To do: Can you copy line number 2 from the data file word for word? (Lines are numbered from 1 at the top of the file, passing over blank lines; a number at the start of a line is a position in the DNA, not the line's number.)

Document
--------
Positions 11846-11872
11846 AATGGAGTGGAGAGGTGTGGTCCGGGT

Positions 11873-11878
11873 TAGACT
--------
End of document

11846 AATGGAGTGGAGAGGTGTGGTCCGGGT